Childhood Constipation

Childhood Constipation

When evaluating a child for constipation, examining their toileting habits in general can be very enlightening. Frequently, the children I see with functional constipation have difficulty prioritizing trips to the bathroom. Children today are bombarded with many distractions, which are far more reinforcing than a trip to the bathroom. Constipated children frequently ignore their body’s signal that they need to poop. They are able to hold their stool in order to not interrupt their activity.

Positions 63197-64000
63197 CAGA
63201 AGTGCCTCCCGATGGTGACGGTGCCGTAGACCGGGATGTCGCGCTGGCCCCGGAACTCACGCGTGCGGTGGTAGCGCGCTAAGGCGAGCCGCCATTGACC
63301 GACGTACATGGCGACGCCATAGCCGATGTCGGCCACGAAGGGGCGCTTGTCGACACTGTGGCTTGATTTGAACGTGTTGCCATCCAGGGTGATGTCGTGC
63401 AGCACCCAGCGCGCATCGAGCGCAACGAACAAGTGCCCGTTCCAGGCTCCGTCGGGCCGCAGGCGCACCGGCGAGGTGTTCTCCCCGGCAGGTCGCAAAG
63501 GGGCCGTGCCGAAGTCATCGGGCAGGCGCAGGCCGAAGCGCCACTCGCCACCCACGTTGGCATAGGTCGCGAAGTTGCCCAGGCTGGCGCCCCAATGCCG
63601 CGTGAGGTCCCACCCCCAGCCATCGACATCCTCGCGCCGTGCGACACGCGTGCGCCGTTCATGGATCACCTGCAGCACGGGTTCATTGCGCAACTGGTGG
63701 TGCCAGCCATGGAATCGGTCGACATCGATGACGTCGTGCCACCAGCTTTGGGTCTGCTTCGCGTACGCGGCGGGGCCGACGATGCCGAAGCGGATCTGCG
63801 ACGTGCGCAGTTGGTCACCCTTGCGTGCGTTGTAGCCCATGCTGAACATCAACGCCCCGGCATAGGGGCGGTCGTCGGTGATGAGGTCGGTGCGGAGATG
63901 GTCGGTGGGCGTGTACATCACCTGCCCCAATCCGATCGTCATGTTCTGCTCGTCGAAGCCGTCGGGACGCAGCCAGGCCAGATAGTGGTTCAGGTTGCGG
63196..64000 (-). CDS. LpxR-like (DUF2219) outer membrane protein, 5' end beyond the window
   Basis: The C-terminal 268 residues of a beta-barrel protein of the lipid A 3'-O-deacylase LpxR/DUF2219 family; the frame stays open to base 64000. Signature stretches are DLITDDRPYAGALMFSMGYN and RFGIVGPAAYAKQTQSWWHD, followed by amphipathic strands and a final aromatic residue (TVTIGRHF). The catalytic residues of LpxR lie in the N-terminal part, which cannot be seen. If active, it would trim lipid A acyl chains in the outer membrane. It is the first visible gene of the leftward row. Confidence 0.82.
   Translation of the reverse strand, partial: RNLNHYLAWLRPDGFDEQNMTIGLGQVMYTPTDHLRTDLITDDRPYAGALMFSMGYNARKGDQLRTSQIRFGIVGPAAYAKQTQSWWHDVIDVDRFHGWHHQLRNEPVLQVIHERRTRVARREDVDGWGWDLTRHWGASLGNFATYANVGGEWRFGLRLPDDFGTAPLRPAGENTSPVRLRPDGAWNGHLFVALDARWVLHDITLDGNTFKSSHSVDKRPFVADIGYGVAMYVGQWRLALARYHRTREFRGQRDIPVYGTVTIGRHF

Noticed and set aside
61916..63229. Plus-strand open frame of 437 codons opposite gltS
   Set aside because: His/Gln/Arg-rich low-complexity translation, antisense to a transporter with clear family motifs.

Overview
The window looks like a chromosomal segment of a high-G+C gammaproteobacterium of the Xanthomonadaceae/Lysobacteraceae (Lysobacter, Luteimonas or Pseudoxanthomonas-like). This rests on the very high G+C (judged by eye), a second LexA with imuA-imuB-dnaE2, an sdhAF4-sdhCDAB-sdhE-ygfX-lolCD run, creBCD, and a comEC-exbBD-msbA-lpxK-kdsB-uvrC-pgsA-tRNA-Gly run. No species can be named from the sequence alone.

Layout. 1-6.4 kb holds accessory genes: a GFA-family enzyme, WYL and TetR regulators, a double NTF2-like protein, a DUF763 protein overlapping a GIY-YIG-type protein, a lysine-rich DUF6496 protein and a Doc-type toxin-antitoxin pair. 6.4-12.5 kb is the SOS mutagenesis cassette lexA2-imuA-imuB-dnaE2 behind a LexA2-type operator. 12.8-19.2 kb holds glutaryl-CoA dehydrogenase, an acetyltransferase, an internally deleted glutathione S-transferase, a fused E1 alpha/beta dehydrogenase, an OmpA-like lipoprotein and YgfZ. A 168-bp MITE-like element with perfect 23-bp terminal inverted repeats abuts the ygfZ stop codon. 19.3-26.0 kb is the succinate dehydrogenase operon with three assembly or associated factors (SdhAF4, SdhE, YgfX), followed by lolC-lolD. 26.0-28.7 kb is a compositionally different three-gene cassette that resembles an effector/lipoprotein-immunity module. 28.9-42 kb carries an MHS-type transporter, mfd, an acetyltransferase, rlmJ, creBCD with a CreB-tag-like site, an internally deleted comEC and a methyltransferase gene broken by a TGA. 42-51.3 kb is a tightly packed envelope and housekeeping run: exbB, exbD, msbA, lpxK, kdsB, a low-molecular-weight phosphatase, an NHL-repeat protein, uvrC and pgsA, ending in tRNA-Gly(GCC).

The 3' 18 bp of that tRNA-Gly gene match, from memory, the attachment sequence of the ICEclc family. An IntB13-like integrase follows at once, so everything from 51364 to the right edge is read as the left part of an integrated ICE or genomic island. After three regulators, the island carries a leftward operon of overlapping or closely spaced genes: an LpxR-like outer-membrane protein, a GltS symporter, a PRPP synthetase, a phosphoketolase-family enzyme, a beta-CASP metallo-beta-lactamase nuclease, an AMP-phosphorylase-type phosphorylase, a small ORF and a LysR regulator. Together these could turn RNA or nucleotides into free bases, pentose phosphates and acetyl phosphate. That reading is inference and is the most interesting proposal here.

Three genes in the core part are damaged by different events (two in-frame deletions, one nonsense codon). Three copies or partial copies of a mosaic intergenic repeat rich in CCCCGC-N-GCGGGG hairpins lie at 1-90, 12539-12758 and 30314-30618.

Educating children on how their body produces stool and why they need to poop everyday can help raise the importance of proper toileting in their mind. I also find that as parents we tend to disregard our children’s toileting habits once they are potty trained. Parental involvement in the form of prompting regular trips to the bathroom after meals and inquiring, “Have you pooped today?” can be all that it necessary to get a child’s habits on track. Keeping a calendar in the bathroom to mark frequency of bowel movements can be very helpful as well. Often times just focusing more positive attention on this daily habit can get a child’s toileting on track. If a child is anxious about toileting or if oppositional defiant behavior get in the way of appropriate toileting habits it may be helpful to refer the family to a psychologist or counselor to evaluate extraneous issues that may be getting in the way of good bathroom habits.